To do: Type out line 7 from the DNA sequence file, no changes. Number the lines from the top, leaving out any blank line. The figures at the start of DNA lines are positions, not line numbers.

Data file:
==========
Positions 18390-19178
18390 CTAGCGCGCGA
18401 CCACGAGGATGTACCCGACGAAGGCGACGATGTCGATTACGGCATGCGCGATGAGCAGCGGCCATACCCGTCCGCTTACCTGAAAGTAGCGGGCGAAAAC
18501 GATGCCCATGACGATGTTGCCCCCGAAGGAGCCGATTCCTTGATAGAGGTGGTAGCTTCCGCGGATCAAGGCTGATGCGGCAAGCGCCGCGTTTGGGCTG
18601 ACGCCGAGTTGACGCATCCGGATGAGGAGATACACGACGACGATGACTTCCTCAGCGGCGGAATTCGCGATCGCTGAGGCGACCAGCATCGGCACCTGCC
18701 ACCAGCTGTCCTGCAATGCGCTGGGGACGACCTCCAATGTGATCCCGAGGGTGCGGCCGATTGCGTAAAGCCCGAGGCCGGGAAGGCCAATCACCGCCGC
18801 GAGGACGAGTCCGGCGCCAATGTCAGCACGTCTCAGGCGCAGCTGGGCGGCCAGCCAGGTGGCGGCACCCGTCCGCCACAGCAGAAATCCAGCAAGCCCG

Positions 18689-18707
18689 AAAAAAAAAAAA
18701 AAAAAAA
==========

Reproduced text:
18801 GAGGACGAGTCCGGCGCCAATGTCAGCACGTCTCAGGCGCAGCTGGGCGGCCAGCCAGGTGGCGGCACCCGTCCGCCACAGCAGAAATCCAGCAAGCCCG